“The princes are on the two sides of the muni, like blue and yellow lotuses with the sun in between.” (Janaki Mangala, 63)
duhu disi rājakumāra birājata munibara |
nīla pīta pāthoja bīca janu dinakara ||
This is another reference to the sun made by Goswami Tulsidas to describe the son of Gadhi, Vishvamitra Muni. The spiritual master is the sun to brighten up the unfortunately dark consciousness of the conditioned living being. The source of the sun’s effulgence is unknown to the spiritually disinclined, but the brightness of the spiritual master shines from his belief in the Supreme Personality. More than just a faith directed towards a figure of a particular spiritual tradition, in full intelligence the guru serves the Supreme Being regularly, with every thought, word and deed. Because of this his life is a symbol of sacrifice.
In this particular instance, the two young disciples accompanying the sage were already all-knowing. They had no need to accept a spiritual master, and so they voluntarily assumed the role of disciples. They were quite young, so youthful that their guardians worried about their welfare in the forest, even while under the care of the expert teacher Vishvamitra. The boys were capable bow warriors, specifically requested to quell the threat of violence that had plagued the peaceful saints residing in the forest.
What was that threat exactly? On the one side you have peaceful saints and on the opposite end are the miscreants who are more than just averse to spiritual traditions and the principles followed in them. One person may be unaware of something foreign to them, but they won’t have the hubris to proclaim that they know what is going on. The miscreants, who are committed to their way of life, will go one step further and denounce the pious, proclaiming that they are a threat to society. Since they don’t follow an authorized system of maintenance themselves, these fools make up dharmas on a whim, and because of this they are capable of anything.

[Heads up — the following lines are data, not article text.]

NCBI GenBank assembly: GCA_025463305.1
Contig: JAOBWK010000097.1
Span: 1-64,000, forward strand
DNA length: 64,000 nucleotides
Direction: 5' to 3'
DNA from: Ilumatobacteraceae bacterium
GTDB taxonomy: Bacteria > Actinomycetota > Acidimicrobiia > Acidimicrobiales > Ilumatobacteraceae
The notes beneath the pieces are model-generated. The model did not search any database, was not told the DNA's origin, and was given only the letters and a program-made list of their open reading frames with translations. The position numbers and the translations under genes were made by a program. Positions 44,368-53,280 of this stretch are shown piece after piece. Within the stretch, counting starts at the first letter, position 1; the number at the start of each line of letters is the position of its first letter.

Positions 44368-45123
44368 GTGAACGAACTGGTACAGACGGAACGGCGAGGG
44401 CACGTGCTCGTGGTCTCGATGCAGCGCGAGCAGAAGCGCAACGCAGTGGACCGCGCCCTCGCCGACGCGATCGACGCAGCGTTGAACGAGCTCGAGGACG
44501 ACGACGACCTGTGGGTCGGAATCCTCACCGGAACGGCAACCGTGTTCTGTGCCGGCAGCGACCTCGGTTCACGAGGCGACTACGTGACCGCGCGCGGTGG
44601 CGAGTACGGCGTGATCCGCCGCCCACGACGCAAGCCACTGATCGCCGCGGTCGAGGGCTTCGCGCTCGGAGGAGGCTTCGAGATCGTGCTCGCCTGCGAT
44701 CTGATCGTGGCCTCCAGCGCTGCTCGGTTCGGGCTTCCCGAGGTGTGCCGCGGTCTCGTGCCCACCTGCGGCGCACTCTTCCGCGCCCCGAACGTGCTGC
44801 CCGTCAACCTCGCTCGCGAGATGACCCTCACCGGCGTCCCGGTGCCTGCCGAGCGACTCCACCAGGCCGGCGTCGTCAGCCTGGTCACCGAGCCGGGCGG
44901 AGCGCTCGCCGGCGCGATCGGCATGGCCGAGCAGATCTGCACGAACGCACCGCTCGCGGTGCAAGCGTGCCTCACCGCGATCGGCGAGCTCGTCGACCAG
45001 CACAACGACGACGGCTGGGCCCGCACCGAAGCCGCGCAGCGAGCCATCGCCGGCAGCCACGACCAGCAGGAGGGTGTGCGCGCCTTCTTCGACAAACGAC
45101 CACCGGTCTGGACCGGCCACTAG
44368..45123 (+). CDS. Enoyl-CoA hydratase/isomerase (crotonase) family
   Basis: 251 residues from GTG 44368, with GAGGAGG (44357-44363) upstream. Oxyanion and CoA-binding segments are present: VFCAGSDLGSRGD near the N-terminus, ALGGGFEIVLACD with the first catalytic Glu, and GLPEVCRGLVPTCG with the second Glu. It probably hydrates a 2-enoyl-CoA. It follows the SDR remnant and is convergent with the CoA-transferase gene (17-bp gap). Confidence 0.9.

The miscreant class was concentrated on the island of Lanka during this particular time period. They had decided that it was pious behavior to attack the sages residing in the forest. Mind you, these ascetics had no possessions, just the bark for their clothes and the thatched huts for their residence. They had no money and they weren’t trying to get any. They wanted to live in peace, to stay detached from material affairs.
The night-rangers from Lanka decided to attack the saints in the dead of night, when it was hardest to be detected. They would also change their shapes at will, thereby first appearing innocent to a person who would otherwise suspect foul play. In the vulnerable state the sages were being attacked, killed, and then eaten by these vile creatures.
Vishvamitra went to Ayodhya to get the help of one particular fighter. King Dasharatha was the ruler of the town and thereby the leader of the army. The king received Vishvamitra well and promised to offer his personal protection, which would be accompanied by his massive army. But the son of Gadhi wanted only Dasharatha’s eldest son Rama, who was not yet twelve years of age. On to the forest went the jewel of the Raghu dynasty, taking His younger brother Lakshmana with Him.
“Travelling along the way with the rishi they are looking so beautiful. That beautiful image lives within Tulasi’s heart. When the trio was going, it looked like the sun travelling north, taking with it the spring season.” (Janaki Mangala, Chand 4.2)